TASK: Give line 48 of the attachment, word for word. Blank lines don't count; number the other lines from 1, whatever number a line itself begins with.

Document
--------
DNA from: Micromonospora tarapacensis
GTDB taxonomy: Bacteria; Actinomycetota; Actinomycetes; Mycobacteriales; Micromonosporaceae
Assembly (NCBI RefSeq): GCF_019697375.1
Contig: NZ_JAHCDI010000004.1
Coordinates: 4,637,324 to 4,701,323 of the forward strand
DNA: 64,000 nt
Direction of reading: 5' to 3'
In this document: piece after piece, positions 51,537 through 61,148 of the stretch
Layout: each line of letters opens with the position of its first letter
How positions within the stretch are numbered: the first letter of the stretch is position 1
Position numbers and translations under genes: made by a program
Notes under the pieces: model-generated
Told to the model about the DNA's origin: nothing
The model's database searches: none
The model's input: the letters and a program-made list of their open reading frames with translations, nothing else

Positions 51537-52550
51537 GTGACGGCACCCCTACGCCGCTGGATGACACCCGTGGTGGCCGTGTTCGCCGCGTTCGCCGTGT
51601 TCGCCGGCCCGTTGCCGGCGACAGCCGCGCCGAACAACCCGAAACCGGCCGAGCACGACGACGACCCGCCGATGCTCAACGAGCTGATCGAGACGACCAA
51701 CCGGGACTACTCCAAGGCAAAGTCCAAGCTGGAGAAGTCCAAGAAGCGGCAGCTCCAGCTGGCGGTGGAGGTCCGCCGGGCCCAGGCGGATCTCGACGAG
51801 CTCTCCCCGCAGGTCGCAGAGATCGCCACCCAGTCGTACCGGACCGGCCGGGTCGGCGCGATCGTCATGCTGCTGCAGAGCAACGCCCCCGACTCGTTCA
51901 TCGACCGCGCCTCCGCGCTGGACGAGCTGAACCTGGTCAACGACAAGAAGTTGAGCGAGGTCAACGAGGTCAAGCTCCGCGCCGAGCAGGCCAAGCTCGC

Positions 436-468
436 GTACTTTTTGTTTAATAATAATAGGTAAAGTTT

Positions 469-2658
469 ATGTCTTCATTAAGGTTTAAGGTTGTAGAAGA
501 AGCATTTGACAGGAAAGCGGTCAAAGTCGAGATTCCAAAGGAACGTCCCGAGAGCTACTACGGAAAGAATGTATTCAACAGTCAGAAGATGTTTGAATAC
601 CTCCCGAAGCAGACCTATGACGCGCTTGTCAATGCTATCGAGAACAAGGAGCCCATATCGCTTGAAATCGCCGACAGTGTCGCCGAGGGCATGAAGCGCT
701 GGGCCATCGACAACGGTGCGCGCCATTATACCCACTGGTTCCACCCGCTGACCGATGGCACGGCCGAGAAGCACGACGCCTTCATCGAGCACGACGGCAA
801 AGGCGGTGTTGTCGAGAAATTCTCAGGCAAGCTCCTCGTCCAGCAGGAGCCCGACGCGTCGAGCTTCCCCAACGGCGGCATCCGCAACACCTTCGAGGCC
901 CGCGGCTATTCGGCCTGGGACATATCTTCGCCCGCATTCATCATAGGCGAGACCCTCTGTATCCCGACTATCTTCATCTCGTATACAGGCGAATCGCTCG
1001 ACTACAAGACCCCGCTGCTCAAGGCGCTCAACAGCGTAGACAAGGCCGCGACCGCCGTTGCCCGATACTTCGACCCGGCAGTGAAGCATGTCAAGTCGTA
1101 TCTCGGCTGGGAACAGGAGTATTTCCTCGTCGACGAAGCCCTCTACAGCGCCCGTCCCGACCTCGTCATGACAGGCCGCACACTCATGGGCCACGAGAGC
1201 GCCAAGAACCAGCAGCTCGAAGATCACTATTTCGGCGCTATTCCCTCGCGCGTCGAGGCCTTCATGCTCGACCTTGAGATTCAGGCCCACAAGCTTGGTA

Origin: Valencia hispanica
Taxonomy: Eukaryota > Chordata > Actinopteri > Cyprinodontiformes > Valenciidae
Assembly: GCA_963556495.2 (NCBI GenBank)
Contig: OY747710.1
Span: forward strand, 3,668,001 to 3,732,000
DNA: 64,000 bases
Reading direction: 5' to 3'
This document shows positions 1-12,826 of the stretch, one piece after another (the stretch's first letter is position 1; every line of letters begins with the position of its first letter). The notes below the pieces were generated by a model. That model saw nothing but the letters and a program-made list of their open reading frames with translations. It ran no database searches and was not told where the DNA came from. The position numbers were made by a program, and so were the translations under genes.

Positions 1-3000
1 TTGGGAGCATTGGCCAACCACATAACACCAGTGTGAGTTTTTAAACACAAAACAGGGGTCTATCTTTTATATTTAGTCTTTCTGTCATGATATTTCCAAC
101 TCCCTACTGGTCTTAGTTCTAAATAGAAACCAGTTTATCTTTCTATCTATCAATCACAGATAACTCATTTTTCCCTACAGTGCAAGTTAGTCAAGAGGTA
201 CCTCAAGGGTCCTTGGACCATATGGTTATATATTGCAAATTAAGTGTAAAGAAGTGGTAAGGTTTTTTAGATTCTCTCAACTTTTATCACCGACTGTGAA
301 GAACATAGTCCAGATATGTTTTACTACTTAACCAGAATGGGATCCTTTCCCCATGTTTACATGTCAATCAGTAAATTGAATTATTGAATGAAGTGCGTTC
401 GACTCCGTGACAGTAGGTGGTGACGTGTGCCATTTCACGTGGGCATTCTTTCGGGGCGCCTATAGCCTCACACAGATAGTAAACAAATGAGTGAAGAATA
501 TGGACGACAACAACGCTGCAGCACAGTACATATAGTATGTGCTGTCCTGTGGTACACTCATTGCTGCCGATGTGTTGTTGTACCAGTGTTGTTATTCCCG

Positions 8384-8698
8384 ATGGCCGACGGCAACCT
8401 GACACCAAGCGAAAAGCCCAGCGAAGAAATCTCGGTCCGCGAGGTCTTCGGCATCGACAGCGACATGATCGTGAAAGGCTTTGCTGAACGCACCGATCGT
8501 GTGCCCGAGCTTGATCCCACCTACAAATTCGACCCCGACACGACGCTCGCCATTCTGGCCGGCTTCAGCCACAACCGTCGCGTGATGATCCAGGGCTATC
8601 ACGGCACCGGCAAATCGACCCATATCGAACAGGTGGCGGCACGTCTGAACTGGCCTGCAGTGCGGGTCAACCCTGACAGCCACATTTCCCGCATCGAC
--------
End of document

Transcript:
501 TGGACGACAACAACGCTGCAGCACAGTACATATAGTATGTGCTGTCCTGTGGTACACTCATTGCTGCCGATGTGTTGTTGTACCAGTGTTGTTATTCCCG